Posted tagged ‘refugees’

Some sense

April 5, 2011

The storm surrounding Kevin Rudd and his admission about ETS negotiations within the Labour Party has drowned out the good sense he talked about refugees last night on Q & A. Asked a question about asylum seeker policy, Kevin’s reaction was to say “let’s put this into context …” And he did – 42 million people worldwide who are refugees, people fleeing violence and strife, with no home.

Let’s repeat those – no home, 42 million.

He called it what it is – a humanitarian emergency that we need to deal with as a global community, where we work together to protect and serve the members of our human family who are most vulnerable. If only we heard this more often from political leaders, our community attitude towards refugees and asylum seekers might not be so bogged down in fear and untruthfulness. The context, the real issues, and the human stories get lost in the barrage of insults about queue jumpers and border protection and let’s face it, plain old selfishness and xenophobia.

As is often the case, it is those who are most vulnerable who very often get hurt the most, and in Australia, we are a long way from a mature public approach to migration and people movement. I wonder if we’ll ever get there?

Others following the former PM’s lead on this one would help.

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What they really need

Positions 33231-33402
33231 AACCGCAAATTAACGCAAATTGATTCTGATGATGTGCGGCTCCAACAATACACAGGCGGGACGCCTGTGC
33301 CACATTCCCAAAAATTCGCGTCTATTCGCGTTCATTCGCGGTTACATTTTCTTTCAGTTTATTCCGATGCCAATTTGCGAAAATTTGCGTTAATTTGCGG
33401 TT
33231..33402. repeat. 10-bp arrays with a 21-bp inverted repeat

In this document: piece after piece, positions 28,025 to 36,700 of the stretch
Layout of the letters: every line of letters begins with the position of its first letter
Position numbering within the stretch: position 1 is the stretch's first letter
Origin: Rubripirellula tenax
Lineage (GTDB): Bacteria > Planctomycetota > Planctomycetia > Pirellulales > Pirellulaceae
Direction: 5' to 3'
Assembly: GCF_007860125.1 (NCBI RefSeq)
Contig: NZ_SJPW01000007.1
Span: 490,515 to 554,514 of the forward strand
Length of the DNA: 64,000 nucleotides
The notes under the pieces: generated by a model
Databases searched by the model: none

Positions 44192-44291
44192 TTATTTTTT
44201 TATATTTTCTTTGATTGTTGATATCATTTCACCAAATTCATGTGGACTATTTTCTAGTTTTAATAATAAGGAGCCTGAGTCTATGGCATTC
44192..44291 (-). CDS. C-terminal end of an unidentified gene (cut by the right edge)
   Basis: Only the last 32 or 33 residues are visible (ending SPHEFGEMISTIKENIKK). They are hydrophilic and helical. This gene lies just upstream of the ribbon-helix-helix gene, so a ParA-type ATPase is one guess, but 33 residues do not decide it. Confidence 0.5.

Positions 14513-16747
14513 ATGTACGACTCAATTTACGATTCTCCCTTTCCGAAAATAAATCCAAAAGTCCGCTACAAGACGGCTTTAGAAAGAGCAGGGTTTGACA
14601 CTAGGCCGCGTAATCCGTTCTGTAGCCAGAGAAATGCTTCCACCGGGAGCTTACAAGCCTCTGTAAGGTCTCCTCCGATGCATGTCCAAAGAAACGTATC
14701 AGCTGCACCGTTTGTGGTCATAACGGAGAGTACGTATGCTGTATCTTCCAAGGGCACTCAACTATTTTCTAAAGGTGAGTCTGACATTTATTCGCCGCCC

September 13, 2010

A Kenyan bloke I studied with was telling me about some women who had recently arrived from Somalia, and now lived in and around Yokine in the northern suburbs of Perth. A local council was keen to be involved with them, and some community workers got together to cook up some strategies to help these ladies who were still settling in to a new place, far away from home, and having had some dreadful experiences along the way.

They decided a walking group for the women would be good – it would help everyone keep healthy, and help them get to know the places that were around their community. And it would help people form new networks and relationships, with each other and hopefully others. Plans were made, funding sought, and brochures and posters done. Nobody came though. Even with a bigger promotional push, interest was very low.

A number of conversations later, the reasons became much clearer. These women were refugees – they had been walking all their lives. After years of trauma and travelling to escape violence, the last thing they needed or wanted was to walk some more.

Home and away

May 6, 2010

 

 

Last night I read a picture book by John Marsden and Matt Ottley – Home and Away. I suggest that you do too. Borrow one, find it at the library, or buy it and keep it. Read it to your kids if you think they can handle it.

It only takes about 15 minutes to read, but its story and images stayed with me much longer than that.